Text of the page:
Vitamin C reduces time spent in the ICU, researchers find


Image: Vitamin C reduces time spent in the ICU, researchers find

(Natural News) People who end up in the intensive care unit of a hospital can shorten their expensive and uncomfortable stay thanks to vitamin C. In a recent meta-analysis, Australian and Finnish researchers found that supplementing with two grams of the vitamin each day could speed up the recovery of patients by a considerable margin.

They drew data from earlier clinical trials that showed vitamin C supplements brought many health benefits to patients. These benefits appeared to enhance overall health with particular improvements in metabolism.

Previously observed benefits of vitamin C include normalized blood pressure, fewer occurrences of atrial fibrillation, reductions in broncho-constriction and pain, and faster recovery from colds. Vitamin supplementation also improved glucose levels in patients diagnosed with Type 2 diabetes.

Dr. Harri Hemila of the University of Helsinki and her colleague at the University of Sydney, Dr. Elizabeth Chalker, paid particular attention to the effect of vitamin C on the length of hospital stays. They observed that many hospitalized people suffered from low levels of the vitamin.

Hospital patients often suffer from low blood levels of vitamin C

Vitamin C deficiency is quite prevalent in ICUs. Hemila and Chalker cited a study of elderly patients confined to a hospital due to acute respiratory infections. The vitamin plasma levels in one out of every three patients measured less than 11 micromoles per liter. Those low levels made patients vulnerable to scurvy.

“One study in a hospital in Paris reported that 44% of patients had vitamin C plasma levels less than 6 ?mol/L,” they reported. “Another survey, of patients with advanced cancer in a hospice, found that 30% had blood vitamin C levels less than 11 ?mol/L.”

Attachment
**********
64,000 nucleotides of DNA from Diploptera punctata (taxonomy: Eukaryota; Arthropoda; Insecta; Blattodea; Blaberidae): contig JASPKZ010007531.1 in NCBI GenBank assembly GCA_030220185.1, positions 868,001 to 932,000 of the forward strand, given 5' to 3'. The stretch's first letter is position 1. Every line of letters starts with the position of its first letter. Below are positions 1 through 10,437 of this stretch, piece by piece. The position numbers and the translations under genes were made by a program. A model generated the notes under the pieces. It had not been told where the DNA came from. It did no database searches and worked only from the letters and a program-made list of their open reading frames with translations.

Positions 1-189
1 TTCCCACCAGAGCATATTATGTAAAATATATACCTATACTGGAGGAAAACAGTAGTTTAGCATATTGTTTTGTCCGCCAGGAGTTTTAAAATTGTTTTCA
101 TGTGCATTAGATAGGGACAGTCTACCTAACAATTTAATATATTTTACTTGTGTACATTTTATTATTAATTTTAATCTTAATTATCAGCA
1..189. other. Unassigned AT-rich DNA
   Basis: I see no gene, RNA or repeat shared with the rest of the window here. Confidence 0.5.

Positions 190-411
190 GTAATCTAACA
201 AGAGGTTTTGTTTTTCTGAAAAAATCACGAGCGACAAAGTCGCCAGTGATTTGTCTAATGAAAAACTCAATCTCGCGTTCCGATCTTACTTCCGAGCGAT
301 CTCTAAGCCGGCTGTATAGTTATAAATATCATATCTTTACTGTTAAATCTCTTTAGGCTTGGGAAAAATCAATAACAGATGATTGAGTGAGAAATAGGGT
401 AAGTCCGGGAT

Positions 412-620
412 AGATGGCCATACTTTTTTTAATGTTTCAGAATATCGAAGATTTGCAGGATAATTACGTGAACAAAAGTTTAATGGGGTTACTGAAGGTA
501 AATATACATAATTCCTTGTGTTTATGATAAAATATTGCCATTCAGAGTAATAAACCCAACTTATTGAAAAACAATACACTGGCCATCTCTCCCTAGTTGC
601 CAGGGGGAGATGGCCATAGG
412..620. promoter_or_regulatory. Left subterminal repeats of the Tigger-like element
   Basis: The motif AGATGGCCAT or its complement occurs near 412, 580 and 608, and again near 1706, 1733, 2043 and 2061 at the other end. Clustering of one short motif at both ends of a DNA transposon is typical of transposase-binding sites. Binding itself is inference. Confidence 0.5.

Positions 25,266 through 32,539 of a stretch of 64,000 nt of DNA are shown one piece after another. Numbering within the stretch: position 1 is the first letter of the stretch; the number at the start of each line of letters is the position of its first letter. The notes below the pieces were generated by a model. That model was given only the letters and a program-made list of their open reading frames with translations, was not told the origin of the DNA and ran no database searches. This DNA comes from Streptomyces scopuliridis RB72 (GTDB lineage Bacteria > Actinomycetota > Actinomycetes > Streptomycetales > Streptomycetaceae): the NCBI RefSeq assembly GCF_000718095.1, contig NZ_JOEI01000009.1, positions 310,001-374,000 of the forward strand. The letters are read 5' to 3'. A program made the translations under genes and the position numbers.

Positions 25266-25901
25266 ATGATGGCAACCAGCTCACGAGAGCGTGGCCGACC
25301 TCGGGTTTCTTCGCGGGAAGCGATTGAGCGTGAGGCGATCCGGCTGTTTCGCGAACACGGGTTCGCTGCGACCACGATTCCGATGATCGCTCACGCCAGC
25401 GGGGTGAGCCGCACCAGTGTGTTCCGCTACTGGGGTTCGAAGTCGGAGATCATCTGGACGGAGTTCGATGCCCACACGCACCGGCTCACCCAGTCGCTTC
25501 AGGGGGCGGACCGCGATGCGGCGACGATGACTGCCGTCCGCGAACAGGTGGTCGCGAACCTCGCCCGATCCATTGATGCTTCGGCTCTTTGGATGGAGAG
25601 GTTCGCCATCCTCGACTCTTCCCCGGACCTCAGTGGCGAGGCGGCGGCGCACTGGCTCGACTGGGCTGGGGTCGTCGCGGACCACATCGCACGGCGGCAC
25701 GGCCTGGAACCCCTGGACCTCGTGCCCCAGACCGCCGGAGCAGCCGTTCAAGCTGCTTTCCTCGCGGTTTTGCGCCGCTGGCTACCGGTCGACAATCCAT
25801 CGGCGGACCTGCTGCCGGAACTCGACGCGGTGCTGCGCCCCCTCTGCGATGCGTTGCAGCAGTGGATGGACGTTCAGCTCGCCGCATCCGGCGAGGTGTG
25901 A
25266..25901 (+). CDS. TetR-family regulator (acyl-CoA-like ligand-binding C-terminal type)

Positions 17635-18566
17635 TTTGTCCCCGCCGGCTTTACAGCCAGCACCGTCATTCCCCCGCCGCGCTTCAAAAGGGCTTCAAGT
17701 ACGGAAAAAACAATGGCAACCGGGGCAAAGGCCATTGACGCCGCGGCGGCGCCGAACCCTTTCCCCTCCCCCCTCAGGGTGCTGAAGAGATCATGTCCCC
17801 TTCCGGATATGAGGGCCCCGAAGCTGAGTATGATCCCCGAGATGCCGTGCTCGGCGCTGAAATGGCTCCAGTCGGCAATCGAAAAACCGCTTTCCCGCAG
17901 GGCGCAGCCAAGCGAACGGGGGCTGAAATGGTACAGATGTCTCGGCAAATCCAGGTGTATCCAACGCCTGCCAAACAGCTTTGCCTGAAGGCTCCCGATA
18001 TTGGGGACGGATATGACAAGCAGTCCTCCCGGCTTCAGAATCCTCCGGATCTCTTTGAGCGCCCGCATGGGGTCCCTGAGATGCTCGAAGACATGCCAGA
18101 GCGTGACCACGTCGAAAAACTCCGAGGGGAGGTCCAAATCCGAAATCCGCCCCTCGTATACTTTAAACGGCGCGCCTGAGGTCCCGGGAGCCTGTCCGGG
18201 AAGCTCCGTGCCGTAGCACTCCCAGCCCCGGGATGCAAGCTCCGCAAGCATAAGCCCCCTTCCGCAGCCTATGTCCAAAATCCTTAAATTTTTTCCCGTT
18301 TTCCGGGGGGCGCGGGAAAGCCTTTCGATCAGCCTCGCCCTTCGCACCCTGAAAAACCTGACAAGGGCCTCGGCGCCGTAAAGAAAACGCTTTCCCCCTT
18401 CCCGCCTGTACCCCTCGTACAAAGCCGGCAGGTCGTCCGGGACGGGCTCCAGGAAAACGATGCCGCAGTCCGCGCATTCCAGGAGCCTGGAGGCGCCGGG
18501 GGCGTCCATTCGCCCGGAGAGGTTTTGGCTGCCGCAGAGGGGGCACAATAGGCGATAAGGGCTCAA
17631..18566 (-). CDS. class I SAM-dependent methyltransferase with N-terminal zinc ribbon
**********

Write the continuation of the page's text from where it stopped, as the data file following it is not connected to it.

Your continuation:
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Based on the results of that study, Hemila and Chalker felt that hospitals should screen the vitamin C levels in the blood of the patients whenever possible. If a patient displays dangerously low levels, he or she needs vitamin supplements.

A daily intake of 0.1 g of vitamin C will be enough to maintain normal plasma levels in healthy people. However, critically ill patients will need much larger amounts to bring their plasma levels up to the same range as healthier individuals. As a result, patients in the ICU may need to take up to four grams of vitamin C each day to make up for their metabolism.

Taking vitamin C supplements shortens the stay in the ICU

For their meta-analysis, the Helsinki-Sydney researchers pored over the results of earlier controlled trials with vitamin C supplements. They evaluated the potential benefits of supplementation on critically ill patients.

They identified the clinical trials pertinent to their study and analyzed the length of time that the participants stayed in the ICU. They found that vitamin C supplementation shortened ICU confinement by an average of 7.8 percent.

Also, some of the trials showed that daily doses of vitamin C could speed up ICU stays by up to 8.6 percent. They determined that two grams of vitamin C could achieve these accelerated recoveries.

“In three trials in which patients needed mechanical ventilation for over 24 hours, vitamin C shortened the duration of mechanical ventilation by 18.2%,” Hemila and Chalker reported. “Given the insignificant cost of vitamin C, even an 8% reduction in ICU stay is worth exploring.”

The researchers recommended additional research on the effects of vitamin C on ICU patients. They also brought up the need to find the best treatment protocols for the vitamin.

Several meta-analyses of common cold studies indicated that the response to six- and eight-gram doses of vitamin C and the duration increase in a linear fashion. Hemila and Chalker suggested looking into the dose-response of ICU patients to more than two grams of vitamin C.

Sources include:

NutraIngredients.com

MDPI.com


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